To an acquaintance or a passerby, I appear to be a stone man made of flesh. These persons have never seen me in an emotional state, or even witnessed me smile—let alone grin. These same people have also never seen me play video games.
You see, I am actually an emotional man whose videogames serve as a conduit for his emotional expressions. Here’s a brief insight into my gaming mentality: the game designers are my opponent; their game is a challenge, and I accept their challenge. For every challenge that hinders me, I yell guttural obscenities; for every challenge I overcome, I triumphantly yell…and then pleasantly reflect on what a great time I had. But I mostly swear.
Super Hexagon is one of the most difficult games I’ve ever played, and it seems to be the sole exception to my usual anger outbursts. This is a game whose lowest difficulty setting is hard and its highest Hardestest (before you unlock the remaining difficulty, which I have yet to accomplish); however, Super Hexagon is designed in a way that allows me not feel frustrated, but to adapt and go with the flow—as such, I find inner peace when playing Super Hexagon.
Super Hexagon is the latest project by VVVVVV creator, Terry Cavanagh. It features the same neon visuals as his prior project, VVVVVV; yet, the gameplay is vastly different. Where else VVVVVV is a gravity-defying platformer, Super Hexagon is a unique action game you could easily mistake for a hybrid of a rhythm game and puzzler. That’s because the game throws its obstacles at the player at an epilepsy-inducing rate. As a result, I felt as if my brain were being chiseled upon until it was left as a fine sculpture.
Super Hexagon has no story; you are a triangle, and you have a goal of avoiding solid shapes and lines by moving left and right in a circle. And that’s it. Super Hexagon is beautifully simplistic, and I have a difficult time growing angry with it—even if and when I (frequently) screw up.
Super Hexagon sets itself apart from other difficult games like the original Mega Man or Ninja Gaiden. Part of the reason is that unlike the previously mentioned games, Super Hexagon lacks a linear level design, or it at least creates the illusion of such. In a game like Ninja Gaiden, having a narrative and an obstacle hindering my progress is both rewarding and incredibly frustrating. Quality of story set aside, the cutscenes serve as a reward that seems like drinking room-temperature water after wandering a desert. The cost is the more I screw up in Ninja Gaiden, the longer I’m stuck in the muck of the same challenge; and the longer I stay, the more likely I am to rage quit.
Super Hexagon, on the other hand, has repeatable challenge patterns; however, the game throws them at you randomly, depending on your current difficulty level. It is very possible for the game to throw the sections of the level at me that hinders me the most, and then it could ease me into gentler, high-score increasing patterns only to crush my hopes mere moments later. I may solve a problem once in Super Hexagon, only to have the same challenge thrown at me randomly and kill me—despite me having previously acquired the solution to the problem. Eventually, my mind is able to modify itself to align in perfect harmony with the game’s rhythm…for a couple dozen seconds or less if I’m lucky.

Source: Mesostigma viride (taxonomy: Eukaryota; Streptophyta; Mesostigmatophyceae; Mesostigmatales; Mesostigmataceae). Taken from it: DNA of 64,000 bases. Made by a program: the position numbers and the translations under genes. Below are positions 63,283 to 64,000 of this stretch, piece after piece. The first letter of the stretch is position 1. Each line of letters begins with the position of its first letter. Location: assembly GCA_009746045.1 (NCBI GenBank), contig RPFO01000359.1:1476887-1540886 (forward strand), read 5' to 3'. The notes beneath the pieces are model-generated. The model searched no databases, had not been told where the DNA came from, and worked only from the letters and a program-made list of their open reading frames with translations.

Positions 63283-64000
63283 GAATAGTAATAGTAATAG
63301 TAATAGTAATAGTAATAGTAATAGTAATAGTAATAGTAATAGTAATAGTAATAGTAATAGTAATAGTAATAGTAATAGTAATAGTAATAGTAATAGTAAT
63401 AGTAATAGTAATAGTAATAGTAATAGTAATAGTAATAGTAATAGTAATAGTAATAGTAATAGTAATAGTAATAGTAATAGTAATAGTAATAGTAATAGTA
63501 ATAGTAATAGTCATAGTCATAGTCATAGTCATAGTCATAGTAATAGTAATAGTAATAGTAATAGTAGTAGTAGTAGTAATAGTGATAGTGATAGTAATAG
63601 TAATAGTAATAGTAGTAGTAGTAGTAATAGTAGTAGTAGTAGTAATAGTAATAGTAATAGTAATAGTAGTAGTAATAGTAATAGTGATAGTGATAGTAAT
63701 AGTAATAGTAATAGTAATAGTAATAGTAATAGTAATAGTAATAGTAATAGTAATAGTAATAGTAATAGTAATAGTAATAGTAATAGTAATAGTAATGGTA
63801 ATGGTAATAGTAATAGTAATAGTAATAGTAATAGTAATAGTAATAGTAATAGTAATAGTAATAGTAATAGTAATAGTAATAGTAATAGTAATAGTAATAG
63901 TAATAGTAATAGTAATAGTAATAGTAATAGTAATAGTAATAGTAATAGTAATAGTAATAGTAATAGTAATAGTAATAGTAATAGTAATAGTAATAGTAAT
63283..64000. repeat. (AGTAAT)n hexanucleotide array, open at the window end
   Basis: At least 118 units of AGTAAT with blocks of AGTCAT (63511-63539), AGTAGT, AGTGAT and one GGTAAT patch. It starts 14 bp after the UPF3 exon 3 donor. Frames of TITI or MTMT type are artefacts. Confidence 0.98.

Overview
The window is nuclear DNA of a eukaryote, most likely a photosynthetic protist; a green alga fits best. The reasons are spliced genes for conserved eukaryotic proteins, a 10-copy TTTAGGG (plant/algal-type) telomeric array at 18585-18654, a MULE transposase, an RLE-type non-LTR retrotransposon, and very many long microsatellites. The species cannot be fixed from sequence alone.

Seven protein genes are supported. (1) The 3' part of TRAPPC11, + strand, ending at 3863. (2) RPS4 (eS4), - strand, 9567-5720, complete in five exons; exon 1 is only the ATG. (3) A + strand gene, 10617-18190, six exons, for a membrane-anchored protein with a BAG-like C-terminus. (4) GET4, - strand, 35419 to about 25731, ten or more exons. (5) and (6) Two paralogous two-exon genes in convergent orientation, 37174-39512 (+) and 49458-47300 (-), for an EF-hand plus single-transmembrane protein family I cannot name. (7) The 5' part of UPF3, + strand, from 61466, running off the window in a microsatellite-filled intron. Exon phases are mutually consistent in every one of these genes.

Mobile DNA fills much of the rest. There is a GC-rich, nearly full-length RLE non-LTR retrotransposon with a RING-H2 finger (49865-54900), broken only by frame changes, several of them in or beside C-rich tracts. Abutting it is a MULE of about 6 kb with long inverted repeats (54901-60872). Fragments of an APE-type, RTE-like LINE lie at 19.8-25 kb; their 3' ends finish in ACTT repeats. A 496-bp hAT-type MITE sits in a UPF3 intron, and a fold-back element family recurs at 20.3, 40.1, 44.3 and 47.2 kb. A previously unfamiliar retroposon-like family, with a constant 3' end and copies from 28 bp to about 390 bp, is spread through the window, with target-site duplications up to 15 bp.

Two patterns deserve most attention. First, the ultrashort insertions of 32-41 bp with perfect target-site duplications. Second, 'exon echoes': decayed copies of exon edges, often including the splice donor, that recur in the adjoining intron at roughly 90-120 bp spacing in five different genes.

Super Hexagon also has a design that continues to flow; even after I mess up, I’m able to adjust and continue with the flow. The game is slowly melding it to its design. The neon colors at first present the risk of developing epileptic reactions; however, I later came to view it as the equivalent of a light show—and believe me, a light show is typically fascinating enough to warrant full focus.
The music provides a grand illusion that I’m playing in sync to the game’s rhythm. When I die, the music pauses but resumes where it left off before I messed up. In this sense, the game pushes my shoulder, and I learn to simply roll with its force and extend my own arm in retaliation. It also helps that the soundtrack is filled with rave-worthy chip-tune glory.
I’m not a person who is qualified to teach one how to obtain Zen and be one with the universe; however, I once read an excerpt from Zen Guitar by Philip Toshio Sudo, in which he (I’m paraphrasing here) compares the difficulty of learning a guitar to that of earning different color belts in martial arts. Rather than receiving a new belt, however, you start off with your pristine white belt, and the longer you practice and sweat the more soiled your belt becomes until it turns black after prolonged use. Then you wash the belt until it turns white and start anew when learning a new aspect to playing the guitar.
This reminds me of the levels in Super Hexagon. Super Hexagon’s difficulty levels could really be thought of as levels. The first level is appropriately named Hard. On my first try, I gallantly dived into the game and managed to score an impressive two seconds before I died. And on my second try, I somehow managed to score less than two seconds. The game swiftly taught me a stern lesson: I am very much a beginner who has yet to work hard enough to soil his belt.
I’m not even close to completing Super Hexagon. I’m reminded of this with each difficulty level I complete. This is a game that will require me to master its levels again and again, and even then I’ll be bound to make some of the same mistakes. But that’s ok with me. In games like Mega Man and Ninja Gaiden, they’ll throw their challenges at you and then you’re done, so long as you have a good memory. Super Hexagon, on the other hand, throws its challenges at you that can be easily memorized, but manages to keep them varied in both speed and pattern; thus, it forces me to adapt. And that seems less frustrating to me.